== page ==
U.S. cybersecurity agents blocked the Internet access of a Russian firm that intelligence agencies believed was trying to influence the 2018 U.S. midterm elections, The Washington Post reported on February 26.
Citing unnamed security officials, the daily reported that U.S. Cyber Command cut off Internet access to the St. Petersburg-based Internet Research Agency, an operation that has come to be known as the Russian troll factory and that has been tied to efforts to influence elections in Europe and the United States — including the 2016 U.S. presidential election.
In 2018, a U.S. grand jury indicted the Internet Research Agency, its owner, oligarch Yevgeny Prigozhin, and two other firms controlled by Prigozhin as part of the investigation into Russian meddling in the 2016 election that is being conducted by Special Counsel Robert Mueller. U.S. intelligence agencies believe the Internet Research Agency takes direction from Russian security agencies.
According to The Washington Post, the disruption in Internet access was carried out on Election Day in November 2018 and for a few days afterward as votes were being counted to keep the Internet Research Agency from spreading disinformation aimed at undermining the election results.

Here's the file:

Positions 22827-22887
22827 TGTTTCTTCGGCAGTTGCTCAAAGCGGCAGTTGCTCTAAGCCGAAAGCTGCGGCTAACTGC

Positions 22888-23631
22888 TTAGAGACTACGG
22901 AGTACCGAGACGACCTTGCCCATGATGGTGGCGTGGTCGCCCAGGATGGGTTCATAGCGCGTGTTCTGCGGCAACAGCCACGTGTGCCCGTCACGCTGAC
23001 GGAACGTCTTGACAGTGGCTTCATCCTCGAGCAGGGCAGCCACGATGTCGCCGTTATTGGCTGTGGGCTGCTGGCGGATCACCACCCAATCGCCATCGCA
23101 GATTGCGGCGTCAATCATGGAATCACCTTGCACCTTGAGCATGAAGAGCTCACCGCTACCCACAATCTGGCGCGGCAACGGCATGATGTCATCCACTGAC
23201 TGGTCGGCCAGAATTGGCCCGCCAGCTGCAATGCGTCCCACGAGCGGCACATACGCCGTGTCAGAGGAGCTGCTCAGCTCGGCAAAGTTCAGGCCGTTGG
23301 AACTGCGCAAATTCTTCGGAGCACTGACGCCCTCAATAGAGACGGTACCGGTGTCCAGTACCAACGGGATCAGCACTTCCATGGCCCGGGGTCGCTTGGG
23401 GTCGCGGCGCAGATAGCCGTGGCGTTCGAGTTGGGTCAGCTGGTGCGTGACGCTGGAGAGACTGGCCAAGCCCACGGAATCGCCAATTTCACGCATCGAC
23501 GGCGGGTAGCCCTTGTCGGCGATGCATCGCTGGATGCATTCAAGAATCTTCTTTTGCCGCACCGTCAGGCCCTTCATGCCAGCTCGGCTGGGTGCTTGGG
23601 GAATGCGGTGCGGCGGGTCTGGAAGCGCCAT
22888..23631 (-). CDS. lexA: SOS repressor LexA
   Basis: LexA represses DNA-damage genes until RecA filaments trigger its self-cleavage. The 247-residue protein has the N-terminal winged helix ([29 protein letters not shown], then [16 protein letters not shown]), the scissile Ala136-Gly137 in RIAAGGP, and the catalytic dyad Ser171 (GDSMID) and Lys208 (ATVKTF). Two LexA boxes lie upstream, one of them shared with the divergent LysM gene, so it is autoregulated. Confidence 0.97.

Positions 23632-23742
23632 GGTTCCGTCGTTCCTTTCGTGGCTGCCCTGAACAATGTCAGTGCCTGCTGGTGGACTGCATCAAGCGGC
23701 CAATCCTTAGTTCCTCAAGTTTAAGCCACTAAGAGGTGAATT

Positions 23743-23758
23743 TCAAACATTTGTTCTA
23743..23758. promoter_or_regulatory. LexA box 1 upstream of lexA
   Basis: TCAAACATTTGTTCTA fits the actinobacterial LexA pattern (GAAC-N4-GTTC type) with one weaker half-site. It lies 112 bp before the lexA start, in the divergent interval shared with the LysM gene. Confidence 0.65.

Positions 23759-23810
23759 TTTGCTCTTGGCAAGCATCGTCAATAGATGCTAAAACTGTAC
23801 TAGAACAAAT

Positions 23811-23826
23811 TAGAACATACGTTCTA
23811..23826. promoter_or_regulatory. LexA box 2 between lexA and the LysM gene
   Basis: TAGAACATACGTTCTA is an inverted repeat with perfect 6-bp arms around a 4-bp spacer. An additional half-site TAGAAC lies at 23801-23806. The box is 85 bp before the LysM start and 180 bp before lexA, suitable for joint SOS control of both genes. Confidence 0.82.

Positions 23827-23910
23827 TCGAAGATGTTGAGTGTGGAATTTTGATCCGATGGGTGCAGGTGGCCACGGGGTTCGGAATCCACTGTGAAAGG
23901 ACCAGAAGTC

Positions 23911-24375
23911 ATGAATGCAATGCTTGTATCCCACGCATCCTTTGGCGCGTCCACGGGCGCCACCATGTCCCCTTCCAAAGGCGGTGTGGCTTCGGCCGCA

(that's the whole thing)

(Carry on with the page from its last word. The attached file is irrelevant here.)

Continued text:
The operation was carried out under Cyber Command’s strategy of “persistent engagement” that was issued last April and a presidential order from August that authorized the agency to conduct offensive operations that do not cause death or significant damage.
In late 2018, Cyber Command sent troops to Montenegro, Macedonia, and Ukraine to provide cybersecurity assistance and collect samples of malware believed to have been generated by Russian military intelligence, the GRU.
“The calculus for us here was that you’re just pushing back in the same way that the adversary has for years,” an unidentified U.S. defense official told The Washington Post. “It’s not escalatory. In fact, we’re finally in the game.”
In October 2018, The New York Times reported that Cyber Command was targeting individual Russian agents with direct messages telling them that they had been identified and were being monitored.
Cyber Command was founded in 2009 and it shares a headquarters and leadership with the National Security Agency.